His citation reads, "As the battle increased in intensity, the American unit sustained several casualties. Private First Class Cantu saw several comrades who lay wounded and exposed to the intense hostile fire. With complete disregard for his own safety, he crawled to the casualties and used his body as a shield against the Viet Cong fire as he treated their wounds. He then picked up one of the soldiers and carried him to an evacuation helicopter landing zone 50 meters to the rear. PFC Cantu made numerous trips through the insurgent fire to extract the casualties. As he moved toward the battle area to carry another wounded soldier to safety, he stepped on a well-concealed Viet Cong mine and was mortally wounded."
Gerald E. Corlett: Corlett lost his life in a fierce engagement while his company, on patrol between two mountains, encountered intense rifle fire from snipers.
Corlett was promoted posthumously to Corporal and awarded the Army Commendation Medal with First Oak Leaf Cluster for heroism.
Scott D. Corello: This Jerusalem Township man was assigned to the 41st Engineer Company and was last seen operating a barge on the Saigon River. Army coroner records list the cause of death as accidental drowning concluding Corello fell into the river and struck his head.
Joseph G. Gill: PFC Gill was in Vietnam less than six weeks when his tank was hit by a rocket propelled grenade.
Gill was posthumously awarded the Bronze Star for valor. His citation reads, "One of the lead tanks in the armored column received a direct hit by a rocket round which caused the entire crew to be seriously wounded. With complete disregard for his personal safety, PFC Gill voluntarily advanced through the hail of hostile rounds toward the disabled vehicle so that he could use the tank's guns to maintain fire superiority over the hostile forces. PFC Gill fired his machine gun with such speed and accuracy, while he simultaneously assisted in loading the main gun, that the fire from the vehicle soon suppressed enemy activity to their front. For approximately 30 minutes, he continued his devastating fire until the vehicle was stuck by another round and he became mortally wounded.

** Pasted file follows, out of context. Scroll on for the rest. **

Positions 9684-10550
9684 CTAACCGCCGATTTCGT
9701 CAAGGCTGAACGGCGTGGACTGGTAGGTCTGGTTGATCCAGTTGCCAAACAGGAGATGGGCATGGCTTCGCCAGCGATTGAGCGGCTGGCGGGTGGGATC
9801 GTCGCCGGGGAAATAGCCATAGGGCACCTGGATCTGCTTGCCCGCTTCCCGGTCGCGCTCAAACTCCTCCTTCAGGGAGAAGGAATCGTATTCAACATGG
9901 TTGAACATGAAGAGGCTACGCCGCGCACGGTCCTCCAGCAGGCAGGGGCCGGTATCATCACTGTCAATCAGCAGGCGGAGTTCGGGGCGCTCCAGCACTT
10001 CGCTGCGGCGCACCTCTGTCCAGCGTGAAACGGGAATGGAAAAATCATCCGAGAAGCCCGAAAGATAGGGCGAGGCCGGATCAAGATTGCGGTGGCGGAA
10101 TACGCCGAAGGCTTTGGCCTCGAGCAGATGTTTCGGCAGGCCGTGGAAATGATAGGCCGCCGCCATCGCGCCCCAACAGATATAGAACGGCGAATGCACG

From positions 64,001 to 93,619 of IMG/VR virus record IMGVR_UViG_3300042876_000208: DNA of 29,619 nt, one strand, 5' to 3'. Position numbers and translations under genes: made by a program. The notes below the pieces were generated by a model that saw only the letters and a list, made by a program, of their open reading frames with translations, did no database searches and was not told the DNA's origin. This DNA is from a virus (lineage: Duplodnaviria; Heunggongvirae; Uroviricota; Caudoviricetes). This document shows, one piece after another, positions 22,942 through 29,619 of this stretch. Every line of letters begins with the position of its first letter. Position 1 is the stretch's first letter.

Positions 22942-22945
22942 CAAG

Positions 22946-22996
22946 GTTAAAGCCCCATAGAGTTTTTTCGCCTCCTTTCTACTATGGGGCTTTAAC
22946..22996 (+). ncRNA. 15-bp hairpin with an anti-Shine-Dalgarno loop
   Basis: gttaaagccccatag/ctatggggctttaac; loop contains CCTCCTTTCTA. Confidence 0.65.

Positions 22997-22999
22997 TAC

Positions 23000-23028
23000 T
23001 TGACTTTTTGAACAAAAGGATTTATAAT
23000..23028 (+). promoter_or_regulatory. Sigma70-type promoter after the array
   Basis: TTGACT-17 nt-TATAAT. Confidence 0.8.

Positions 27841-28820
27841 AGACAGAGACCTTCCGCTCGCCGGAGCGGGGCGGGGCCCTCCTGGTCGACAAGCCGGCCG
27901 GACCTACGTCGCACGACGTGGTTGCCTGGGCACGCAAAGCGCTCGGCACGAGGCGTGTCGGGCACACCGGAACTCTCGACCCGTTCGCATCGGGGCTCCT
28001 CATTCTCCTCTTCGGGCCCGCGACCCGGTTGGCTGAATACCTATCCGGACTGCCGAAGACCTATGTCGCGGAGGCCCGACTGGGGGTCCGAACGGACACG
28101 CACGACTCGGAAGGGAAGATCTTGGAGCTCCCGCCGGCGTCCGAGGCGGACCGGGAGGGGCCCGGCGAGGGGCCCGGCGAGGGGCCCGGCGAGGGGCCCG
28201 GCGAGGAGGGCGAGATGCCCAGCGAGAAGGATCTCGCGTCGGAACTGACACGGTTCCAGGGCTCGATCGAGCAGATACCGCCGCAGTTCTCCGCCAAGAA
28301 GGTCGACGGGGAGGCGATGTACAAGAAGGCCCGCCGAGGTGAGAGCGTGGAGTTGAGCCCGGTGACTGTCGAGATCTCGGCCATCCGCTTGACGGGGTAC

Ervin E. Harris: Harris lost his life in a fierce two-day battle. Spec. 4 Harris was a radio telephone operator and, as such, he was a prime target for the enemy seeking to disrupt communications. Harris was awarded two Bronze Stars for valor for his actions in separate battles a month apart. In one battle, Harris's unit was advancing toward an enemy bunker under intense fire. The citation reads, "With complete disregard for his personal safety, Spec. Harris maneuvered through the hail of hostile rounds to maintain constant communication for his company commander and put forth suppressive automatic rifle fire. Spec. Harris climbed atop an armored personnel carrier and while placing devastating barrages on the insurgents, he was mortally wounded by enemy rocket-propelled grenade fire."
John M. Thayer: Airman First Class Thayer was in charge of an ammo dump at an Army Airfield. Thayer was killed when a large truck, which came around the corner of a building at night with its lights out, hit him.
John W. Vaughan: 2nd Lieutenant Vaughan was a passport and auditing officer in the US Army. He died when his plane crashed due to mechanical failure shortly after take off. He was a Genoa grad who lived on Pickle Road.
Jerry Eversman, a childhood neighbor of Art Heringhausen, and those who served on the Oregon Vietnam Memorial Committee deserve credit for leading the effort to honor these men. Eversman said, "I hope we started a lot of people on the road to healing."
The Oregon-Jerusalem Historical Society is seeking memorabilia for a military display. To donate items or contribute financially contact Eversman in the evening or on weekends at 419-266-7776 or OJHS at 419-693-7052. To learn more about those honored go to www.oregonvietnammemorial.com